Although a child of the Apollo program, I was gripped by Alfred Lansing‘s 1962 book Shackleton’s Valiant Voyage, a great tale of endurance, leadership, and survival and an inspiring true story from the heroic age of Antarctic exploration. In the 1910s, shortly after Roald Amundsen and Robert Scott separately reached the south pole, Ernest Shackleton organized an expedition to cross Antartica from sea to sea via the pole. Unfortunately, over the course of nearly a year, the ice slowly caught, crushed, and sank the expedition’s ship, the Endurance. After camping on ice floes for months, Shackleton and his crew of 28 (including one stowaway) used lifeboats to reach a desolate island, from which Shackleton and 5 companions sailed 1330 km of stormy, icy ocean via dead reckoning to bring rescue. All of the crew survived.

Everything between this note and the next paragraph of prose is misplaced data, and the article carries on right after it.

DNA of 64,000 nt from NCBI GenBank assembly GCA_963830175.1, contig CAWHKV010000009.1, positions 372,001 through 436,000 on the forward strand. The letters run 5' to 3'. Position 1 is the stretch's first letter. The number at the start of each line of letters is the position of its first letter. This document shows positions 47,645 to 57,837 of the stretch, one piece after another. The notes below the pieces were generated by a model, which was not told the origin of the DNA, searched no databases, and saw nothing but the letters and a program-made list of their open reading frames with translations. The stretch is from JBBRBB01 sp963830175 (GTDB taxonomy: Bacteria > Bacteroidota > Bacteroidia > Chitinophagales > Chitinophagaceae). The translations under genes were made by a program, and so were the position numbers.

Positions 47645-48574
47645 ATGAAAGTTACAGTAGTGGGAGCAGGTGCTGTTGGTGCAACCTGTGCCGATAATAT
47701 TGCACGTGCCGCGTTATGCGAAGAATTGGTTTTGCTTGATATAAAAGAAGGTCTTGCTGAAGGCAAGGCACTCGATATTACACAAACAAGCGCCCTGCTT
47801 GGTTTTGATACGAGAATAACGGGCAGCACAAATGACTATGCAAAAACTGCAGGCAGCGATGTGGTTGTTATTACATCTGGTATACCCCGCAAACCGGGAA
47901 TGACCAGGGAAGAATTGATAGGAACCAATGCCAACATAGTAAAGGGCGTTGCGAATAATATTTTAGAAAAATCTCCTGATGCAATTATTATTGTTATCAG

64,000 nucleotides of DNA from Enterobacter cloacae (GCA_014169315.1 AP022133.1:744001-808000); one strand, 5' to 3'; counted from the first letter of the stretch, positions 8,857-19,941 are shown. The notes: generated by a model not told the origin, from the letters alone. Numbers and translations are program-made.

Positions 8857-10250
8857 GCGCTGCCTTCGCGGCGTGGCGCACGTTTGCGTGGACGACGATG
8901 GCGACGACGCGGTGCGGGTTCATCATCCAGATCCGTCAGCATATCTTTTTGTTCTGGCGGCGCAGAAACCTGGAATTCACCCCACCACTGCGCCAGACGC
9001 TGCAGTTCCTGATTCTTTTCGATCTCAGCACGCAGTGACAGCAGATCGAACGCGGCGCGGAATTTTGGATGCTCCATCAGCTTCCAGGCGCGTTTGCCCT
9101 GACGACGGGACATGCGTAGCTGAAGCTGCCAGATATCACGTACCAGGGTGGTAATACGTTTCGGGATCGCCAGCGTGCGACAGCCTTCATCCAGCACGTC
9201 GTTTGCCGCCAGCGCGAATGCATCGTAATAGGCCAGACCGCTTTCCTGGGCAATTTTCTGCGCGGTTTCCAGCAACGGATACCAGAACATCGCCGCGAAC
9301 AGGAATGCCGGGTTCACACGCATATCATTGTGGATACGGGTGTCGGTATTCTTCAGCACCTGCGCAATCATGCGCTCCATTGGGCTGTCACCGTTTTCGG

Even as a child, the expedition seemed remote in time, but Frank Hurley meticulously documented it, and the cover image of Lansing’s book is an actual photograph of the Endurance trapped in the ice. Today, almost exactly 100 years after Shackleton’s death, news broke that a team of scientists and adventurers have found Endurance 3008 meters beneath the surface of the Weddell Sea. Protected by cold waters and the Antarctic Treaty, the wreck is upright, well preserved, and will not be disturbed.